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Andrea Huser, queen of ultra

First mountain biker, then triathlete, also skimountaineer... Andrea Huser is now an Ultra-trail runner.

Let's meet the swiss-lady who is the one to watch for "La diagonale des fous" in Reunion Island on october 19th and 20th.

Andrea Huser, queen of ultra


Compared to what you did previously (MTB European Championships, triathlon, skimo, etc.) you’ve increased your race distances over the years. What made you move on to a different sport?


I had had enough of multisport events, and at 40 I was ready to retire from the competition circuit. My swan song was the Swiss Alpine in Davos. It was good to put running shoes on again and get out into the mountains. I found out it earned you points for the UTMB and I went online to check out what kind of race that was, and suddenly I had  a new goal. I was lucky enough to get a starting place in the ballot, and so in 2014 I ran my first Eiger Ultra and UTMB. That's what got me into ultra trail events. Trail running is easier to prepare for; you simply put on your running shoes and you're off. When I was still doing triathlons and the occasional adventure race I had to train in swimming, biking, kayaking and running. Now I'm doing what I love best, which is running, along with mountain bike cross training and kayaking now and again.

 

Do you still bike and skimo these days? For training or pleasure?


I go mountain biking for fun and for cross training for my running. I used to do skimo as a sociable activity, and I have since got into it competitively too. It's good winter training: exciting and fun. I also go alpine skiing. I used to race as a kid and so I find downhill skiing pretty easy and I enjoy it.

 

 

Have you ever been offered a professional contract in any of your sports?


I used to be sponsored by a bike shop – Imboden Bike in Lauterbrunnen – which also paid for equipment and sometimes race registration fees. I also receive an annual grant from my local council.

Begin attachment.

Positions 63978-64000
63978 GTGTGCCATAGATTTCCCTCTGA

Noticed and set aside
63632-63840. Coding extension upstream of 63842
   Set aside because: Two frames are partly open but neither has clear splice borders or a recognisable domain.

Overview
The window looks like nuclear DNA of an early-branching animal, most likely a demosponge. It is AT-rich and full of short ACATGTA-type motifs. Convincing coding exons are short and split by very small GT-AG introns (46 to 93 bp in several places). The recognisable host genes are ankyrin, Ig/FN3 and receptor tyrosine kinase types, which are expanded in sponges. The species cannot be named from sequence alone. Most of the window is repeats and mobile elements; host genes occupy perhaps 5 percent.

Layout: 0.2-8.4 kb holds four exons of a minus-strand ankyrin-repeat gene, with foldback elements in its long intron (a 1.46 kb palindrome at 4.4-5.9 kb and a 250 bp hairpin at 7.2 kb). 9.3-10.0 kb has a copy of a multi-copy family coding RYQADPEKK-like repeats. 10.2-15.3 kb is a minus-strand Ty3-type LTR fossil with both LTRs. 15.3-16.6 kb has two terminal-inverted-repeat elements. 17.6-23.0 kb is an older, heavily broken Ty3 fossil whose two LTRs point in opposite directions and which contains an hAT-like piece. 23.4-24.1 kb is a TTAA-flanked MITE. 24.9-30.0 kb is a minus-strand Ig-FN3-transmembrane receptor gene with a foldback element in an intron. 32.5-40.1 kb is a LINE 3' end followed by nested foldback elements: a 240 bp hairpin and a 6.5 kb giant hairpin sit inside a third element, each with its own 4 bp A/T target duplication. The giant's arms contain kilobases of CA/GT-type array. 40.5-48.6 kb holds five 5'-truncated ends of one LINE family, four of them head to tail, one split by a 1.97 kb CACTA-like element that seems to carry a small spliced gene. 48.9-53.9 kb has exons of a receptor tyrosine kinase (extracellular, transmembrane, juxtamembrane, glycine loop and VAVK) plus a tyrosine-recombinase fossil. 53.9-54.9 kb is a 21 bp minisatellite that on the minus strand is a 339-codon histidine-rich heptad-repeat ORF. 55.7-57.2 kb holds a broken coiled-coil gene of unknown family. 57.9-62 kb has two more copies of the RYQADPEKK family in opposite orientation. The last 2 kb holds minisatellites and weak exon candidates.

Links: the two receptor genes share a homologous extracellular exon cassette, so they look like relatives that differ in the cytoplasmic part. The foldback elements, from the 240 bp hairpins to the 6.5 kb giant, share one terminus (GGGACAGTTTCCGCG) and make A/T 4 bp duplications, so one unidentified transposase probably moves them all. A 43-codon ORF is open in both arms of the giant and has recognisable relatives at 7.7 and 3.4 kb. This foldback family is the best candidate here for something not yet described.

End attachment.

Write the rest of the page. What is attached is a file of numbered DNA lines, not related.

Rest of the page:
You run some very long distances. What keeps you motivated to keep going for so long? The cookies at the finish line, the medal, the friends or family waiting for you..?

Completing the course and overcoming the distance, and the feeling of joy afterwards at having done it. Having a girlfriend there to encourage and support me is always very nice, and that keeps me motivated of course. I set myself short-term goals, looking forward to the next view, the next refreshment point, that sort of thing. Of course, the biggest motivation is reaching the finish and the feeling of happiness that gives you.

 

We’ve heard you have a job in addition to your running. What do you do?


I am a nurse, and I usually work 80% of the time. This summer I took some time off and didn't work from April to November. In November I start a new job in a rehabilitation clinic.

 


Don’t you have ambitions to go pro so you can quit your job and focus solely on running?


That's what I have been doing for the last few months, and the main reason was to enable me to travel and take up various invitations. I wanted to be able to enjoy it. I'll soon be 44 and don't know how much longer I'll be able to run ultra trails at this level.
Financially, it's virtually impossible to live off trail running; you need a good sponsor and you're more or less obliged to compete only in events with prize money.

 

If you were to keep going as you are (from middle-distance MTB races to long-distance triathlons and on to ultra-long ultra trails), what would be your next sport?


Rollator racing ;-).
I'd love to do multi-day kayak touring, if I ever retire from competition. And I'll never stop running in the mountains as long as I live. I'd also like to do more high-altitude touring and ski touring, simply for pleasure and not as performance sports. But as long as I can keep going, I will…

 

Have you had any injury problems? If so, how did you deal with them? A sportswoman like you might find it hard to be forced into retirement…


No, nothing really serious. I broke a vertebra and my collarbone when I was mountain biking competitively. So I just did a lot of running. Since I took up multisports and trail running I've often had various muscle and eyesight problems, but which runner doesn't? It's never been so bad that I've been unable to do anything at all. When I can't run I mountain bike or ski.


This year at the UTMB you made quite an impression, coming in only 155 seconds behind the winner… Every year you close the gap a bit more. Have you set yourself the goal of winning the UTMB, or do you just race it and see what happens?


Well, logically that would be the next step ;-). I knew I'd have no chance of winning as long as Caroline Chaverot or Nuria Picas were at the start line. I started anyway, so the answer is: "race it and see what happens". That's what I did last year too. The way it goes, a lot can happen on a long race like the UTMB. Of course, I set myself the goal of making the podium, but by mid-season I was not convinced I could do it. Now I feel like I did last year, as if I'd won it!

 

Andrea Huser Julbo UTMB

Andrea Huser à l'arrivée de l'UMTB 2017. Photo de Christophe Boillon


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